Adam Stirling [00:04:49] mmhmm.

Michael T. Mulligan [00:04:49] And it’s something the jury wouldn’t be told. But this is how it works. If there are multiple people who are together responsible for an accident, all doing something careless, which caused an accident to happen. Which is what the jury found here.

Adam Stirling [00:05:04] mmhmm.

Michael T. Mulligan [00:05:04] As long as the person who’s suing wasn’t themselves partially to blame as well. And they found that this person wasn’t partially to blame, she was just sitting there with no warning, this person threw the material on the fire. Then the person who’s injured can collect damages from any of the people who are responsible. And it’s up to them to sort it out between themselves. You know, who should have to pay each other back. And so, here’s how this probably played out. This is the subtext for it.

Adam Stirling [00:05:34] Mmhmm

Michael T. Mulligan [00:05:35] The Bottomley’s were 66% and 5% respectively responsible for the injury caused to this person the city 29%. But and the person who was injured, not responsible at all. Now the city is going to have money. The Bottomley’s may have none.

Adam Stirling [00:05:52] Yes.

Michael T. Mulligan [00:05:52] What this will mean is that the injured person can collect all of the money from the city for her injuries, and then the city will have to go after the Bottomley’s used to try and recover the 66% and 5% that each of them would be responsible for. And the legal theory underlying that would be, well, look, if somebody is to be short changed, right, because, you know, there’s no money to pay a claim, for example, better it be somebody who is, you know, partially responsible as opposed to the injured person who’s not responsible at all. Right. And so, the idea, the policy underlying that proposition is that you can collect it from any of the people who are responsible is really premised on that. So, I think that’s an important takeaway for people. And there’s also, I think, a lesson in this for individuals, other than cities, who might be landlords.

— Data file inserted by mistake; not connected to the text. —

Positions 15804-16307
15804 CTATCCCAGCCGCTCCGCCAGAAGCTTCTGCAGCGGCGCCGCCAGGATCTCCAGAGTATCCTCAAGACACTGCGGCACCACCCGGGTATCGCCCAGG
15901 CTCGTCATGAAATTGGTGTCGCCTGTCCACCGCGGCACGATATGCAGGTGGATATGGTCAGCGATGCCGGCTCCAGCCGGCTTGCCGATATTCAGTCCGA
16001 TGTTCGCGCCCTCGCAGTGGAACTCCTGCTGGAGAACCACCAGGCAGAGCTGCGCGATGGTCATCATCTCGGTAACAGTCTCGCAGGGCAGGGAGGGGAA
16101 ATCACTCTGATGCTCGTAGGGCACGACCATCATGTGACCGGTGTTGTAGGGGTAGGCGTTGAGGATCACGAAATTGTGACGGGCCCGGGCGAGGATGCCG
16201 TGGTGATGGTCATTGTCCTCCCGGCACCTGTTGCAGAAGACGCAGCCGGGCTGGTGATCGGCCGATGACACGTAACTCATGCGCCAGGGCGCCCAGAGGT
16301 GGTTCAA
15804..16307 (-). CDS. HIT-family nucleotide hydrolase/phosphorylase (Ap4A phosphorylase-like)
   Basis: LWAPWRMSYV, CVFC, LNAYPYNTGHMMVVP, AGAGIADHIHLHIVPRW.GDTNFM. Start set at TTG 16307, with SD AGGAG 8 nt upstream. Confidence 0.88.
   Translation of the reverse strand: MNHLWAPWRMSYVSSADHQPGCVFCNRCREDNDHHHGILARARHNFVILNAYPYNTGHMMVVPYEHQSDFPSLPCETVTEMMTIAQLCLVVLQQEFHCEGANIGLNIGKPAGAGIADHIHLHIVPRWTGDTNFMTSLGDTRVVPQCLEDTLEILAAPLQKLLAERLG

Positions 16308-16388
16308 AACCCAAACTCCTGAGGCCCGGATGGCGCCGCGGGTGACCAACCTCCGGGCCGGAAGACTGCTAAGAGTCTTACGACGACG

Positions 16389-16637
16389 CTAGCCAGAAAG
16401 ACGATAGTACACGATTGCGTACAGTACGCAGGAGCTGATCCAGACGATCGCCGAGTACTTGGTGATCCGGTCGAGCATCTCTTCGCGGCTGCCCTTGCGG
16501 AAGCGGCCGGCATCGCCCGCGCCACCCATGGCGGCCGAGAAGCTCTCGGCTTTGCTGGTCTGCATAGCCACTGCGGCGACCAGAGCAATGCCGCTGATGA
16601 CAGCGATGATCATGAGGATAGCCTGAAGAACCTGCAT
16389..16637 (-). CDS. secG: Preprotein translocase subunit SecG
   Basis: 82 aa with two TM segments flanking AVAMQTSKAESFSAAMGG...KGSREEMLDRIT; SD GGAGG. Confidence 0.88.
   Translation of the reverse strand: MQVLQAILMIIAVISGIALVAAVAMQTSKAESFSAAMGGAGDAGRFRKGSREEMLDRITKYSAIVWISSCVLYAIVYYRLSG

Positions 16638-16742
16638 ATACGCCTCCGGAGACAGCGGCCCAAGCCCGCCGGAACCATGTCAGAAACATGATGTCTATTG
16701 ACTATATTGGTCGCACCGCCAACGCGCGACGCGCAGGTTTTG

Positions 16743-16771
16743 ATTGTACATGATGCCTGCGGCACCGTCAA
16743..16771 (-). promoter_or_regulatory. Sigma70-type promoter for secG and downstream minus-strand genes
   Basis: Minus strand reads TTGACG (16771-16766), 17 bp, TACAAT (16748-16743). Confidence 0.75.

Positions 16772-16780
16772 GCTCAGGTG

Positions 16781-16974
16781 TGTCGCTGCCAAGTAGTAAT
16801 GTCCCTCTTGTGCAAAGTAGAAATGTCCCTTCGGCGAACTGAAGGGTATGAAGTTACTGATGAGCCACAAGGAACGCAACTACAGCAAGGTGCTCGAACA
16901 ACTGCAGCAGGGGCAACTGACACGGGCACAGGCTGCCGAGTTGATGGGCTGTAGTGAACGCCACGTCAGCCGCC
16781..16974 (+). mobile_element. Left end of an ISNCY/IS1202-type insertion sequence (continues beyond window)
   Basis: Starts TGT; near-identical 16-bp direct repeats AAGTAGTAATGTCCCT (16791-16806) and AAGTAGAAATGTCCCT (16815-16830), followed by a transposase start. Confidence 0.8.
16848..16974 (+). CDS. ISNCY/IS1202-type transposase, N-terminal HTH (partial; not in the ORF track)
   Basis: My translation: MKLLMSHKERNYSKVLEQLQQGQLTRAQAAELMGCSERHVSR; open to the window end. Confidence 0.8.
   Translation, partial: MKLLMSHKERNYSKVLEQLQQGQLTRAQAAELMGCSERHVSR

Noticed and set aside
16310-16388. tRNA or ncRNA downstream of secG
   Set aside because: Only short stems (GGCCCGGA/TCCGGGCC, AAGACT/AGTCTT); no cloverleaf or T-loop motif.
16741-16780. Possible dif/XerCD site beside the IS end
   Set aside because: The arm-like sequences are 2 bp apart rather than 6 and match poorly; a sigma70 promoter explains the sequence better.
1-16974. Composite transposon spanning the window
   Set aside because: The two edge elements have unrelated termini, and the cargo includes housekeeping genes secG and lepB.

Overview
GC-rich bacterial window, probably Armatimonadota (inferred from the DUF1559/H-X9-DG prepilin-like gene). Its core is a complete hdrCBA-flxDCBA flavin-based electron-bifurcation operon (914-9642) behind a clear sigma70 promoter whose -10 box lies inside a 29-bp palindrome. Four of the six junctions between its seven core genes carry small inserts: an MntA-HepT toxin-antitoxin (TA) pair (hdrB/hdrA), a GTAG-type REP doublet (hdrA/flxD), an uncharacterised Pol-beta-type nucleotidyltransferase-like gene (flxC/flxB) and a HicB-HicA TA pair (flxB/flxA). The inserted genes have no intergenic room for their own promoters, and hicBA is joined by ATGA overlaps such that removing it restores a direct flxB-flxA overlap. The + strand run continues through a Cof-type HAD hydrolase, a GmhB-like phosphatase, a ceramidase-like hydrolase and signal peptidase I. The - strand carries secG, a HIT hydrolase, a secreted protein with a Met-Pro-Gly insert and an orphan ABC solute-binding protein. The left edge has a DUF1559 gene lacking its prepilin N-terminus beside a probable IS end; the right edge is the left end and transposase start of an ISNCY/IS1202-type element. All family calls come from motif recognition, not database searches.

Adam Stirling [00:06:41] Yes.

Michael T. Mulligan [00:06:41] And if you have units who you know to be engaging in dangerous activity on your property, you can’t just, you know, turn a blind eye to it and hope nothing comes of it. You know, I think this result would have been the same result if you had a private landlord who was aware of the same sort of dangerous, you know, fires out of control in the back yard.

Adam Stirling [00:07:00] Yes.

Michael T. Mulligan [00:07:00] You can’t just say, well, you know, that’s my tenant and hope for the best. You may find yourself at least partially on the hook. And if your tenants don’t have any money to pay for the damage they cause, you might wind up paying for it.

Adam Stirling [00:07:13] So I find that fascinating. Is there a minimum Quantum that must be established? For example, if we imagine a scenario where another party was, say, added to a civil action if found to be one% responsible, and yet they’re the one with the deep pockets. Could they end up paying for all of it because of that?

Michael T. Mulligan [00:07:28] Indeed they could.

Adam Stirling [00:07:28] Wow.